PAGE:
Islamic Reformation or “Big Crunch”? A Review Essay – By Richard W. Bulliet
Review by Richard W. Bulliet
Khaled Abou El Fadl. The Great Theft: Wrestling Islam from the Extremists. New York: Harper Collins, 2005. 308 pages.
Tariq Ramadan. Western Muslims and the Future of Islam. New York: Oxford University Press, 2004. 272 pages.
Like the physical cosmos, the universe of Islam began with a “big bang” God saying to Muhammad, “Recite!”
The release of religious energy triggered by this command was not as instantaneous as the one that physicists visualize when they model the origin of the physical universe, but it is universally agreed that this moment–or belief in the moment–was one of the most powerful events in history. Conquest and empire followed in almost miraculous fashion, and Islam has since spread through every clime.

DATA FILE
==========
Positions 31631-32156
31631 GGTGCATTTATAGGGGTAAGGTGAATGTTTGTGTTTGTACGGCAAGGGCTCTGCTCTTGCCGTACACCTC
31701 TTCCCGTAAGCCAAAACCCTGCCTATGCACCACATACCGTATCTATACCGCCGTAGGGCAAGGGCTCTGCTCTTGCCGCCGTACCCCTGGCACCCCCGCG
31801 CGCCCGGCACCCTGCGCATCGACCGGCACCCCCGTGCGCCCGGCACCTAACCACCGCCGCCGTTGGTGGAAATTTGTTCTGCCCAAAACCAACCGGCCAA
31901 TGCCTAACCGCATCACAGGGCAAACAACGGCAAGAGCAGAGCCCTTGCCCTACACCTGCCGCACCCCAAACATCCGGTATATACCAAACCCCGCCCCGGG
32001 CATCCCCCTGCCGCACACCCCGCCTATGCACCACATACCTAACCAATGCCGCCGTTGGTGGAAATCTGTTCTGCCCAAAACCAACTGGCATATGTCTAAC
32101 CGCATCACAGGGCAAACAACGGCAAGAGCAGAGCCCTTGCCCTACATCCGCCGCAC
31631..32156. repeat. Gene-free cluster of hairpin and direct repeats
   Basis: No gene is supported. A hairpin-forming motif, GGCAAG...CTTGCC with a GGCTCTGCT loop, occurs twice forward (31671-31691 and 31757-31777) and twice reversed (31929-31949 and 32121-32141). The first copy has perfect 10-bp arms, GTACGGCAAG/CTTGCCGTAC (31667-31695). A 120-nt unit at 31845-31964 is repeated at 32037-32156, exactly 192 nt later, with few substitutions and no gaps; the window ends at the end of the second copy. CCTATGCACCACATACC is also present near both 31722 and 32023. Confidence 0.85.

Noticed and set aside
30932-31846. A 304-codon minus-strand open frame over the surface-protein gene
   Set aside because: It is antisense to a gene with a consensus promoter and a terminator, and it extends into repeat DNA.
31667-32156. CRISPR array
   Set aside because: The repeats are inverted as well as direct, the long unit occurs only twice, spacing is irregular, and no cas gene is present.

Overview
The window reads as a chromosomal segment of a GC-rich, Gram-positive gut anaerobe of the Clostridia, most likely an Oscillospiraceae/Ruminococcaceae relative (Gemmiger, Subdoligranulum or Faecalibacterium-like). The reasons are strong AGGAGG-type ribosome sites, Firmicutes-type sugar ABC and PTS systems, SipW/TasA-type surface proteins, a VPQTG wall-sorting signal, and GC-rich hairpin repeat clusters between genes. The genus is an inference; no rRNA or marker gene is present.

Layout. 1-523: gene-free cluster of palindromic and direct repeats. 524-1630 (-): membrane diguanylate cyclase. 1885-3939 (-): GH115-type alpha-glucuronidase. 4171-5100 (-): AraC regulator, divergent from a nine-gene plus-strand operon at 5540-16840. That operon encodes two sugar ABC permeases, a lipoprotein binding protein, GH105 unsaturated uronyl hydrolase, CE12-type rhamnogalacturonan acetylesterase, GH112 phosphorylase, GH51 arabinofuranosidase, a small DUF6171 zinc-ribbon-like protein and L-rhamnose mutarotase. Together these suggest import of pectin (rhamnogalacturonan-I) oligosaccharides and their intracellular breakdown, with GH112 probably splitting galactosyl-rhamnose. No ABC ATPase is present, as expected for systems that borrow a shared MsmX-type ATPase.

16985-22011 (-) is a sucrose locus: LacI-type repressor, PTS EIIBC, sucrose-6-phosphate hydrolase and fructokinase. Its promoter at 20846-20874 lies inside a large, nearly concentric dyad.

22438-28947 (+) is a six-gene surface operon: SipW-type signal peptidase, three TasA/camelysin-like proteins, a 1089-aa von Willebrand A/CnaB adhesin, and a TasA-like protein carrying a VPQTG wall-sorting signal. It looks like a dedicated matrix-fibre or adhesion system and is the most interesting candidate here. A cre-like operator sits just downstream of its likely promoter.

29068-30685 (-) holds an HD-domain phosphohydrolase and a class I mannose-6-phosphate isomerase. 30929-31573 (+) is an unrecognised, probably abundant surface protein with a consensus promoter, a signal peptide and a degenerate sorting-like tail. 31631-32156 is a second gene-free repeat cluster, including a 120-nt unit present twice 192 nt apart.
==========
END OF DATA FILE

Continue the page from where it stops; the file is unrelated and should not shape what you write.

The physical big bang started with an undifferentiated singularity but quickly developed an unevenness that led to the formation of stars and galaxies of astonishing variety.
According to some scientists, after eons of time, a “big crunch” will follow the big bang.
Stars and galaxies will lose their heterogeneity and meld their energy in a return to the singularity from which they began.
Then the cycle will start all over again.
This model of diversity expanding from singularity and then contracting again toward renewed singularity may help to illuminate a pattern in the history of Islam that has manifested itself three times in the past and is recurring at the present moment.
It may further help in identifying the positions that some prominent Muslim thinkers have staked out in recent writings.
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